“The business has always been run from a laptop,” says STICKY WICKY’s Cathy Dodds. When the family-owned business was young, they lived in a small house and Cathy worked at a desk under her daughter’s bed. “I worked around the clock,” she says. “I would often hear, ever so politely, ‘Do you think you could get a quieter keyboard?’”
“The business has always been run from a laptop,” says STICKY WICKY's Cathy Dodds. When the family-owned business was young, they lived in a small house and Cathy worked at a desk under her daughter’s bed. “I worked around the clock,” she says. “I remember a head popping down from the top bunk asking, ever so politely, ‘Do you think you could get a quieter keyboard?’”
The business was intimidating to start. After Cathy’s husband, Pete, quit electrical work, the Dodds cashed in their savings and mortgaged their home. Family and friends were supportive, but the pair was strapped for cash and had to secure the intellectual property rights as well as the first shipment from the factory.
The then-new Alibaba helped them find all the components they needed, and fortunately, the public has embraced their product and their story.
“People love the ‘tradie turned inventor’ story,” says Cathy. “You know why? Because it is a good story.”
STICKY WICKY initially only sold its products online, but a segment on Better Homes and Gardens led to retail stores taking interest. From there, they started getting more and more calls, and the business took off.
Now their products are in more than 500 stores in four countries, and they’ve forged partnerships with school programmes, coaching clinics, and disability programmes.
If we had had a Plan B, I’m not confident we would have stuck to Plan A.
“Getting into retail was good, but it sure complicated distribution,” says Cathy. Teaming with Rebel Sport meant they had to automate their ordering system and required a 3PL warehouse. This was the way for two years before engaging a Melbourne-based distributor.
“It was expensive and the margin was skinny but we knew we had to give to get. The volumes would surely come…”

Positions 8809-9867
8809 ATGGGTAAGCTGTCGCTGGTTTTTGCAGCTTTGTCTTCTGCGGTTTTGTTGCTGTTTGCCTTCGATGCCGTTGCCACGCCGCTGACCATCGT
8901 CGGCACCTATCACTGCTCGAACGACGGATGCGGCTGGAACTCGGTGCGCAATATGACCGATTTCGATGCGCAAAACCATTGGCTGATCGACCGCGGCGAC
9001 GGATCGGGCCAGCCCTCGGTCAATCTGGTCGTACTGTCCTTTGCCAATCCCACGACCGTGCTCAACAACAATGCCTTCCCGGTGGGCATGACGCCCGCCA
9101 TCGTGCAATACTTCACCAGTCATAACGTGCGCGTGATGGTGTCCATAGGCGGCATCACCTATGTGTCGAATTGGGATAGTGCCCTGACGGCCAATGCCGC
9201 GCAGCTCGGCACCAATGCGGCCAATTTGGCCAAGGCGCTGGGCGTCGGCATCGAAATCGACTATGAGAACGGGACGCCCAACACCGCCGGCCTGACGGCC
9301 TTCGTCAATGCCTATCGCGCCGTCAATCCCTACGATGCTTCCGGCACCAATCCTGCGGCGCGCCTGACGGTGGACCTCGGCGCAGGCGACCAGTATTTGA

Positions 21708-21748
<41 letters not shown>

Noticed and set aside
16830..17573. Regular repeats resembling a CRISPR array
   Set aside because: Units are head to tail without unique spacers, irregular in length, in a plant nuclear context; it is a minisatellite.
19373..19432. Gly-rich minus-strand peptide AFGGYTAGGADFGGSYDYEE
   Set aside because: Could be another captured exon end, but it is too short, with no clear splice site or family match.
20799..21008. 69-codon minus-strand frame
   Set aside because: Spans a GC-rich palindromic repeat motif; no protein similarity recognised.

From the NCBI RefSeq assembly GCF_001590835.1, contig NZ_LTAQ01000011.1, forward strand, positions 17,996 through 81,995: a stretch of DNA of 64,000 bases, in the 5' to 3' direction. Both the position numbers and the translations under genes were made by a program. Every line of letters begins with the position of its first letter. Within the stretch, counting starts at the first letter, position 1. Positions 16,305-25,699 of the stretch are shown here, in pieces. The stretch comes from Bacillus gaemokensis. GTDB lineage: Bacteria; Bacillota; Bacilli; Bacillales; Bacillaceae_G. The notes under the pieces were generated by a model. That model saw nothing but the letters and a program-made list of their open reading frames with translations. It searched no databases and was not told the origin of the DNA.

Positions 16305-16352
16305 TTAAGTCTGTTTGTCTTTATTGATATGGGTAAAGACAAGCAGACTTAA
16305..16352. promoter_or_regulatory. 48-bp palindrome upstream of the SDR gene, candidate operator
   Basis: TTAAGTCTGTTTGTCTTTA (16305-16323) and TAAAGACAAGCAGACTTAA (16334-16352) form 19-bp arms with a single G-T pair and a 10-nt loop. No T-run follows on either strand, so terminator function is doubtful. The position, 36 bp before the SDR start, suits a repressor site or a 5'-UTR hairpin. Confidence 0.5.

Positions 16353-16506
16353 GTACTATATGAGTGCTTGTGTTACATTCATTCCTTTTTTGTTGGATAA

Success breeds success, and gaining distribution partners in other markets allowed them to more easily meet factory minimums.
Cathy says cash flow was a big problem when they started because it took them much longer to realise their financial plan than they expected.
“You just don’t know when you start out – you couldn’t possibly know because no one has done this before,” she says, and once you hit the point of no return, financial pressure starts to build and it can quickly become debilitating.
The second big problem they faced was time management. “Without the luxury of having a team of people working with me, I get caught up in the minutiae of life,” says Cathy. She says it can be easy to become so wrapped up in trying to hit the next milestones that people forget to stop and take a little time to celebrate their successes.
In STICKY WICKY’s case, these included receiving their first online order, seeing their product in a retail store, seeing their first commercial on TV and exhibiting at the New York Toy Fair.
That sort of drive is important for startups, though, because turning an idea into a product requires a lot of hard work and dedication. Don’t worry about Plan B, she says. “If we had had a Plan B, I’m not confident we would have stuck to Plan A.”
“When you fall in a heap – and you will – give yourself a moment to rest and then pop back up. Surround yourself with supportive people,” she says. “Beware the Eeyores of the world. They’ll never help you achieve anything.”
But why not listen to the Eeyores? Why take a chance on it?
“Funnily enough, the first question many people ask Pete is, ‘How did you get your Mrs on board?’ When I saw the kids play with the first prototype and I saw the excitement it generated, I was in.”
Jan is a Sydney-based writer and editor whose work has been published in a stable of titles including the National Post, The Daily Planet and Edmonton Examiner. He is currently Editor at ShortPress.